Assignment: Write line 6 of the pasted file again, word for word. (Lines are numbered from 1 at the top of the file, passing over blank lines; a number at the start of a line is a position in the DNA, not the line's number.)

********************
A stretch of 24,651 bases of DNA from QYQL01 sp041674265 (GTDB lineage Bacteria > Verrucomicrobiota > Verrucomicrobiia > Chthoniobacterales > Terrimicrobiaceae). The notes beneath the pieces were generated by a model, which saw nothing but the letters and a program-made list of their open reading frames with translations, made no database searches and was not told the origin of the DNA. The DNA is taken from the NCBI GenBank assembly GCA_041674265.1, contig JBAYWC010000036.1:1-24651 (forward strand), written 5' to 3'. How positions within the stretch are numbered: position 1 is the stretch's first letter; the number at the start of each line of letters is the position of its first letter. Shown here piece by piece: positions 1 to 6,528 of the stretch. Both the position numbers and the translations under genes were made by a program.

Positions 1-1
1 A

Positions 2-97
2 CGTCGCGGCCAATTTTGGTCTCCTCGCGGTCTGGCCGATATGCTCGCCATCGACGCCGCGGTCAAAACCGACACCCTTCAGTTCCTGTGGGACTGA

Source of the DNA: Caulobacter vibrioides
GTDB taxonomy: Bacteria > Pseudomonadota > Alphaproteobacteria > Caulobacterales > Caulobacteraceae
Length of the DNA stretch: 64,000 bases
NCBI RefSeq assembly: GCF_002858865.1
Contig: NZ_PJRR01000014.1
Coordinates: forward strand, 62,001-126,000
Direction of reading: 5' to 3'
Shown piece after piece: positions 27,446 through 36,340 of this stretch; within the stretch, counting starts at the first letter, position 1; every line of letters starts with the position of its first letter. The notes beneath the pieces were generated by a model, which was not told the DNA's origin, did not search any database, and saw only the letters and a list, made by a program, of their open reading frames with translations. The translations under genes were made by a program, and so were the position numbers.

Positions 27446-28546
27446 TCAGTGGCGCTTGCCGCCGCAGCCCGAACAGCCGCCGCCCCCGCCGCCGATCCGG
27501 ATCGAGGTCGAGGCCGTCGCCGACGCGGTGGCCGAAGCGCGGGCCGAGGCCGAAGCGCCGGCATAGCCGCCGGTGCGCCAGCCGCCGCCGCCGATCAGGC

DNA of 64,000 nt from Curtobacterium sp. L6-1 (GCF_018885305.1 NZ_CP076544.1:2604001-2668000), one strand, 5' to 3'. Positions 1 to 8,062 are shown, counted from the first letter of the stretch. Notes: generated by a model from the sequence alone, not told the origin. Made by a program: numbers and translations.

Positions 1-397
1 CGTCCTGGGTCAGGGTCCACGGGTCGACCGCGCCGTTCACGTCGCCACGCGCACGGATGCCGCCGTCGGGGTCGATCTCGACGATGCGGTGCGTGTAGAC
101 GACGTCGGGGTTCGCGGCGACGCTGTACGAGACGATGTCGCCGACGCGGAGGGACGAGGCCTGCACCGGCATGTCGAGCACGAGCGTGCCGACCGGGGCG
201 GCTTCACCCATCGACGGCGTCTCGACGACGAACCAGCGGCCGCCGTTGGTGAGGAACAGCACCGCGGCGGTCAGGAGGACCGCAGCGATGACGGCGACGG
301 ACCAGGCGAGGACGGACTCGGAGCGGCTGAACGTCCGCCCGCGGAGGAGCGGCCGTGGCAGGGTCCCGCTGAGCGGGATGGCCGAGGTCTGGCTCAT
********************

Source of the DNA: Caulobacter vibrioides